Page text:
Travel – What business travel should be restricted? All travel or only to certain locations? What about clients and vendors who travel to your office? How should employees’ personal travel be addressed?
Sick leave and quarantine – How do companies ensure compliance with differing state and federal laws related to leave and quarantine? For example, if an employee is required to stay home because of quarantine but does not have an official diagnosis, how might laws such as FMLA or the ADA apply? Additionally, some states, but not all, mandate paid sick leave. Even for companies that don’t typically offer paid sick leave, the CDC suggests enacting “non-punitive” and flexible sick leave policies.
Remote work – Does the company have an existing policy for remote work? If not, you may want to consider developing one in the interest of reducing the risk of spreading disease.
Business continuity plans – Is there a plan in place for handling issues such as emergency declarations and communication procedures, disaster management teams, and how to cover excessive absenteeism?
Also in response to the Covid-19 outbreak, OSHA released guidance for workers and employers that outlines best practices for control and prevention and notes the industries and employees that are at higher risk for exposure. These include health and death care, laboratory workers, airline operations, border protection, waste management, and frequent travelers.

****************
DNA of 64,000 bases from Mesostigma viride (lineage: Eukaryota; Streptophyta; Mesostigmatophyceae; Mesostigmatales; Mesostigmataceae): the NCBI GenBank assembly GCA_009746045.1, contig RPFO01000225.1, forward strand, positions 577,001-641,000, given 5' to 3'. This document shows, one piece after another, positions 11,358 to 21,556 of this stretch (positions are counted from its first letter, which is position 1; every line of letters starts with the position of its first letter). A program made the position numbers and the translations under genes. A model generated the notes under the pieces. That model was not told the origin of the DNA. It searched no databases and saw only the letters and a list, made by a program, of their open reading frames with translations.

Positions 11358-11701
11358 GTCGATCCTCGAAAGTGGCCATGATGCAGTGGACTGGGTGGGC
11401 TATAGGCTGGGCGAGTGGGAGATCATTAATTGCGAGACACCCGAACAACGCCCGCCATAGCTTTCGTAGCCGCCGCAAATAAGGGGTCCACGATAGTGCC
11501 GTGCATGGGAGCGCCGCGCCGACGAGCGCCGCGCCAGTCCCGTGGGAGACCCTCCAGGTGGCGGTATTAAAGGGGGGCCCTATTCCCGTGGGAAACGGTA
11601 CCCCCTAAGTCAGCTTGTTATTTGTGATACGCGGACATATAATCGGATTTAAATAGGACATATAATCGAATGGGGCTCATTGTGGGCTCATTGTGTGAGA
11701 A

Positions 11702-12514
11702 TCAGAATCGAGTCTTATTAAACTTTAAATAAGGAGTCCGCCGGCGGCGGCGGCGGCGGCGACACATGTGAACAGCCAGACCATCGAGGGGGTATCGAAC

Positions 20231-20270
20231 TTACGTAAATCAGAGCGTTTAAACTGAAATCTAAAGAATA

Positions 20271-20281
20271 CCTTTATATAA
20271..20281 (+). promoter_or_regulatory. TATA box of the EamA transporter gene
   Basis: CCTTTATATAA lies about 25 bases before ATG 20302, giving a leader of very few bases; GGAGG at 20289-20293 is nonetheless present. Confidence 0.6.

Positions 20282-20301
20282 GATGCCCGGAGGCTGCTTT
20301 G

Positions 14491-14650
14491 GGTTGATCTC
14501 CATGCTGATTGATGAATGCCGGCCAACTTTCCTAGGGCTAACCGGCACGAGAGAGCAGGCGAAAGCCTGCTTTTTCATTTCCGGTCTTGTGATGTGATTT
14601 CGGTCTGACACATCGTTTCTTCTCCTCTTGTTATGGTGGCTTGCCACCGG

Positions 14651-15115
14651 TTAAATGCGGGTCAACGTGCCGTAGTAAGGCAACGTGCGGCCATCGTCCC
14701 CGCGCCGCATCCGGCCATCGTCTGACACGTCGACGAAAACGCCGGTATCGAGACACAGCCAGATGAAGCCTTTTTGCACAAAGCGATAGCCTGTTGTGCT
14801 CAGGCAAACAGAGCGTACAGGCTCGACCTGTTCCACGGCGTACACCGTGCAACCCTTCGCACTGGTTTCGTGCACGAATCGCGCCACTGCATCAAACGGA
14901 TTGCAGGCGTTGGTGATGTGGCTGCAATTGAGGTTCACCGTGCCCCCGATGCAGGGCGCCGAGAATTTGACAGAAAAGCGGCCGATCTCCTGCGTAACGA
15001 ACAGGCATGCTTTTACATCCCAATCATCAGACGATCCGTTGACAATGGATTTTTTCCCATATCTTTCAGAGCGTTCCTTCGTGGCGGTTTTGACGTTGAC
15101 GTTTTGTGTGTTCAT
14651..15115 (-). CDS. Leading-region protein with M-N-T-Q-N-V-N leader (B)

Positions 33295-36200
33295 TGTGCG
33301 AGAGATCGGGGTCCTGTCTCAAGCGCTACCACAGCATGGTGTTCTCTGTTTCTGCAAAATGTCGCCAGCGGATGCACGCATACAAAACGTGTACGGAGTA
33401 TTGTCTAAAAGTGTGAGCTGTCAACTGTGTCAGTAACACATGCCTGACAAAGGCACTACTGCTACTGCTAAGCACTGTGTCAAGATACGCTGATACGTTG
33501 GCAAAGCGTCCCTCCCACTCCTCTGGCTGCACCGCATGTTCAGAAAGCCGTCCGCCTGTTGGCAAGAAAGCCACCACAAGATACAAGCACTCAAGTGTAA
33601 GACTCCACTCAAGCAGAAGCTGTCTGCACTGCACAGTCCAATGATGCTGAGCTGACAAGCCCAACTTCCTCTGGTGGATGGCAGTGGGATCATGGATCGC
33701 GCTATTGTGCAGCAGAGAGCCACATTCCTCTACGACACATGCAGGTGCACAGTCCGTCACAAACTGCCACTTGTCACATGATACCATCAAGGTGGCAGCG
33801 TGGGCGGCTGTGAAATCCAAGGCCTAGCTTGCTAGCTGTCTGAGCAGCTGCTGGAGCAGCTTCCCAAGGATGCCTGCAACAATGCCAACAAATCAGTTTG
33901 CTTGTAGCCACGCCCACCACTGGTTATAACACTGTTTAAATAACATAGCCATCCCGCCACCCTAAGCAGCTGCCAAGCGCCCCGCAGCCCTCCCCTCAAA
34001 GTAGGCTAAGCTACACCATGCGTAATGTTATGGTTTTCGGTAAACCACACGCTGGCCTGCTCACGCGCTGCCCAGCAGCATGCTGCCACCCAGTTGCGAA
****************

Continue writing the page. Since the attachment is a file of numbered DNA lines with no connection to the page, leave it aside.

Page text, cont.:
Other government agencies that have released Covid-19-specific guidance pertaining to employers include the EEOC and the CDC.
[As coronavirus spreads, employers are figuring out how to balance risk and compliance.]
How force majeure could impact contracts
Companies that are unable to fulfill contractual obligations because of consequences from Covid-19, including supply chain disruptions, quarantines, inability to travel, missed deadlines, etc., may attempt to be excused from the contract by invoking force majeure clauses.
While disease is not a typical justification for invoking force majeure, coronavirus is not a typical illness and has resulted in unprecedented consequences for global business.
Issues related to force majeure have already emerged. At the end of January, the China Council for the Promotion of International Trade announced that it would issue force majeure certificates to local impacted companies to support any claims for force majeure relief. In February, a Chinese liquefied natural gas buyer attempted to invoke force majeure, though the attempt was rejected by oil companies Total SA and Royal Dutch Shell Plc.